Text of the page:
Hans Kung protégé Leonard Swidler’s in his introduction to The Church in Anguish: Has the Vatican Betrayed Vatican II? has written of Pope St.John Paul II's papacy:
….the anguish engendered in the Catholic church during the past decade through what appears to many Catholics, and non-Catholics, as an attempt by the present leadership in the Vatican to reverse the momentous gains in maturity that were made at the Second Vatican Council (1961-65)....Vatican II was clearly a peak experience. Today we seem to be going through “the valley of the shadow...”
Here is a sample of the "politically correct, essentially humanistic and rationalistic agenda" worked in Fr. Kung, Swidler's mentor:
If you cannot see that divinity includes male and female characteristics and at the same time transcends them, you have bad consequences. Rome and Cardinal O'Connor base the exclusion of women priests on the idea that God is the Father and Jesus is His Son, there were only male disciples, etc. They are defending a patriarchal Church with a patriarchal God. We must fight the patriarchal misunderstanding of God.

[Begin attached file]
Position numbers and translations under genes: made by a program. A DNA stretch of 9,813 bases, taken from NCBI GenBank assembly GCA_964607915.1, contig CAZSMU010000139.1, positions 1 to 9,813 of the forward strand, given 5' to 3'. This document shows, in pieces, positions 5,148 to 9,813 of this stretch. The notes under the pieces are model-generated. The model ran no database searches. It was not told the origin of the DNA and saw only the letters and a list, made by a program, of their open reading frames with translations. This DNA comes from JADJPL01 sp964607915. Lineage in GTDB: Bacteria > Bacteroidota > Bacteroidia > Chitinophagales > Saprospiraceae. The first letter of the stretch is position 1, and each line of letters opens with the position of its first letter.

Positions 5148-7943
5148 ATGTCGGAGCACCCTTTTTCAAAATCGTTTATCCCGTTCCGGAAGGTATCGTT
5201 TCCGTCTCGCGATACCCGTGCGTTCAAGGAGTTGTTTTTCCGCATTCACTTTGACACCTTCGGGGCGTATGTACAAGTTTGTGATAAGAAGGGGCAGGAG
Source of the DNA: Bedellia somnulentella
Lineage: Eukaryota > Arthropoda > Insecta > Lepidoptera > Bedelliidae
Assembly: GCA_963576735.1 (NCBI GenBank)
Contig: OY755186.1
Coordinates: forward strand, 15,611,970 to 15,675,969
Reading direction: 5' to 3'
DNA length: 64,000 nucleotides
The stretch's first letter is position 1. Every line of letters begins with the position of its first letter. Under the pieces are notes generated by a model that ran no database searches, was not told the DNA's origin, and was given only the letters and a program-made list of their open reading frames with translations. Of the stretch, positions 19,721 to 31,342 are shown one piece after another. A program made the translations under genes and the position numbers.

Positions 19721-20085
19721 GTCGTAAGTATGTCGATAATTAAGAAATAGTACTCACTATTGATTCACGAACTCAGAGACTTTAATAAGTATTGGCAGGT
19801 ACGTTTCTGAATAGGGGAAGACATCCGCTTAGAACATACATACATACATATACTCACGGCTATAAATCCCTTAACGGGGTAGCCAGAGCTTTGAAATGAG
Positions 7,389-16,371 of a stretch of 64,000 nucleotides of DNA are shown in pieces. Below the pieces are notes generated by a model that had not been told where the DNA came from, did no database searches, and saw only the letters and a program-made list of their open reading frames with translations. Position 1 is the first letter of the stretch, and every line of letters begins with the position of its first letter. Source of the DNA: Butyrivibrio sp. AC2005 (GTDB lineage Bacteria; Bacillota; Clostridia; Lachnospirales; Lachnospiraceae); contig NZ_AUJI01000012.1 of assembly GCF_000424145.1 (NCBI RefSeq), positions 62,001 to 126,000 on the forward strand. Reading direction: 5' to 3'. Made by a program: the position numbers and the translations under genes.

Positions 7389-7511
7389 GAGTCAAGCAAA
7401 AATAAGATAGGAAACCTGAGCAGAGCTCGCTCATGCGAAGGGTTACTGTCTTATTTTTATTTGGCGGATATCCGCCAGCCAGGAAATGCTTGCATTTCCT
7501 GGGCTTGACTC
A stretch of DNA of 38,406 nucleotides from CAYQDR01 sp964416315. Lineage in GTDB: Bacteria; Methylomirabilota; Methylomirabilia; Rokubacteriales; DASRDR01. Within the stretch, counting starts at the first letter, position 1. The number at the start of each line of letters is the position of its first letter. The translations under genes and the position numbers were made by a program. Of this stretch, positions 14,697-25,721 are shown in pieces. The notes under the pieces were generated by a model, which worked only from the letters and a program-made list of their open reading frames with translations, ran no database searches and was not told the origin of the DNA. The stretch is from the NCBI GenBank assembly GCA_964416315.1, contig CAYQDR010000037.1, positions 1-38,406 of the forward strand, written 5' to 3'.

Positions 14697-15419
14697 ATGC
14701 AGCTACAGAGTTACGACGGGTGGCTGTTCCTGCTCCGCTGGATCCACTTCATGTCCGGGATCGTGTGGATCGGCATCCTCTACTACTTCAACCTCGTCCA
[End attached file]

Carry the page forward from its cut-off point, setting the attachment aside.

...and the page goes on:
To those who, along with Fr. Longenecker, have also experienced the first of his "two Catholic Churches," we are reminded that, at the close of Vatican II, Pope Paul VI remarked that Christianity, the religion of God-Incarnate, had encountered the religion of man-made God. He was of the opinion that much of the Council was given over to demonstrating the compatibility of Enlightenment belief with Catholicism, which spawned the elite's subsequent thinking and publishing. Several years hence, on June 29, 1972, the Holy Father delivered another assessment of the state of the Church since the close of Vatican II. As Cardinal Silvio Oddi recalled it (in an article first published on March 17, 1990, in Il Sabato magazine in Rome) the Holy Father told a congregation:
We have the impression that through some cracks in the wall the smoke of Satan has entered the temple of God: it is doubt, uncertainty, questioning, dissatisfaction, confrontation. And how did this come about? We will confide to you the thought that may be, we ourselves admit in free discussion, that may be unfounded, and that is that there has been a power, an adversary power. Let us call him by his name: the devil. We thought that after the Council a day of sunshine would have dawned for the history of the Church. What dawned instead was a day of clouds and storms, of darkness, of searching and uncertainties.
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